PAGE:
Dads - indeed grandads - will be catered for in many a household this Christmas with a welcome present of William Boyd's recently published Bond novel, Solo.
The best-selling author has read and reread every Bond novel, although he is not the first writer to resurrect the smooth hero of Ian Fleming's oeuvre.
Kingsley Amis, Sebastian Faulks and Jeffery Deaver have also written Bond novels, extending the franchise as it were, following on the 14 Bond novels written by Fleming, who died in 1964.
Solo's late September launch took place at London's Dorchester Hotel, partly because Boyd's Bond celebrates his 45th birthday in the hotel.
The suave sleuth has dinner alone in the novel. The lavish repast consists of pan-fried Scottish scallops with a beure blanc sauce accompanied by a bottle of Taittinger Rose 1960 followed by fillet of beef, rare, with pommes dauphinoise and a bottle of Château Batailley 1959. Across the room, he spots a beautiful woman, always a mixed blessing, an irresistible pitfall, in Bond territory.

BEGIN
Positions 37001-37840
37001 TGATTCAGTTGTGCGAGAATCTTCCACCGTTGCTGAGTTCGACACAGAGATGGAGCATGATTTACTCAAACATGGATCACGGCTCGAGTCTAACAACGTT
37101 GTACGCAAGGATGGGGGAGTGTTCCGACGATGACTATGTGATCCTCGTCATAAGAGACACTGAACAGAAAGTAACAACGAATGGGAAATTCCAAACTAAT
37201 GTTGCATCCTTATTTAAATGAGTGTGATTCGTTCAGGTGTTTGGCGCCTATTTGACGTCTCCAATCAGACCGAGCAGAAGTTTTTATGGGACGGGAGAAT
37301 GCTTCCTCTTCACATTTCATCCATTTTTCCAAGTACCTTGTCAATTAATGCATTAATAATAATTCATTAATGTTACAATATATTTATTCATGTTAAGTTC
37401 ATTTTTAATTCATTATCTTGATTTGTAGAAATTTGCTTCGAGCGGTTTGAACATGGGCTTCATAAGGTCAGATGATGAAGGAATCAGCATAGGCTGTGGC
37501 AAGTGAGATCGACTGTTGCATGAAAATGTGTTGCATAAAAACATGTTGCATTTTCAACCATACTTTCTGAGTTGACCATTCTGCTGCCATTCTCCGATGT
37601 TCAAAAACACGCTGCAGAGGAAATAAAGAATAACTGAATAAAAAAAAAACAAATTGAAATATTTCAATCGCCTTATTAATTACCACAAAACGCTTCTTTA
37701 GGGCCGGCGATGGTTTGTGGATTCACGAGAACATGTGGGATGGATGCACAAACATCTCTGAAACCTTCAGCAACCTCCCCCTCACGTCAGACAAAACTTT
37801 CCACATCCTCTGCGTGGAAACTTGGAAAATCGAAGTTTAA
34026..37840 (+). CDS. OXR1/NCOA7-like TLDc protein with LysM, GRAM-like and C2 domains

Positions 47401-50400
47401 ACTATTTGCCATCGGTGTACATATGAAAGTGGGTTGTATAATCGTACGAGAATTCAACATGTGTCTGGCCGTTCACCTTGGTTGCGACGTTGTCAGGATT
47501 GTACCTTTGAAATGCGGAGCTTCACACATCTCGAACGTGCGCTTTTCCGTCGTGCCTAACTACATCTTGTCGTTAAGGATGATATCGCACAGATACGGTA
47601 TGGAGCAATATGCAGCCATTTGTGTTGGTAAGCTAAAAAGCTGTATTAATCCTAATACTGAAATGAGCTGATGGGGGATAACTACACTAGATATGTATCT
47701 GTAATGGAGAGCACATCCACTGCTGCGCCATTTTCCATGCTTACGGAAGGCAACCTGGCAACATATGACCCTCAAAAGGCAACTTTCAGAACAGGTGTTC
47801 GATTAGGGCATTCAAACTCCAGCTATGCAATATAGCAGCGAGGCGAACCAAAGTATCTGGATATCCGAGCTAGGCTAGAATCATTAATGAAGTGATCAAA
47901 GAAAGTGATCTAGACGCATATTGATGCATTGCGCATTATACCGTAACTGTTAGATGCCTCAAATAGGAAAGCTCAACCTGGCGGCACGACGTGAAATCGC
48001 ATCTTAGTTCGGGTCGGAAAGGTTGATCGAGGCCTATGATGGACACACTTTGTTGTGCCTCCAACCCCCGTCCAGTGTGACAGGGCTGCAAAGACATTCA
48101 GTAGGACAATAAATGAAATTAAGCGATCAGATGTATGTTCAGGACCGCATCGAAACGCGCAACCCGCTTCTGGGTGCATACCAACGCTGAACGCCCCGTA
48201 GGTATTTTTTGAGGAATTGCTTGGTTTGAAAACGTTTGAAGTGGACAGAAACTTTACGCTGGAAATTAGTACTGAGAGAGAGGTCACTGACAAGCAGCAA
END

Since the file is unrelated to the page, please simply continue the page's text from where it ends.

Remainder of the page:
Soon he finds himself in the west African nation of Zanzarim, trying to stop a civil war, and in Washington he discovers a web of geopolitical intrigue (what's new).
Boyd has revealed that he had been given "no instructions, no remit" by the Fleming estate or the publisher. He has included some personal touches in the novel, including his methods for the perfect vinaigrette and the perfect vodka martini. The author experienced some of the hard-drinking milieu that Bond inhabits, during his African childhood.
"My father, who was a doctor for heaven's sake, would come home from his clinic and have two very large pink gins before lunch … and then drink whisky in the evenings." As reported some time back in these pages, Boyd would like to see Daniel Day Lewis play his Bond, although he believes a film will be unlikely. Recent Bond films are ultra-contemporary in setting, his yarn is set in 1969.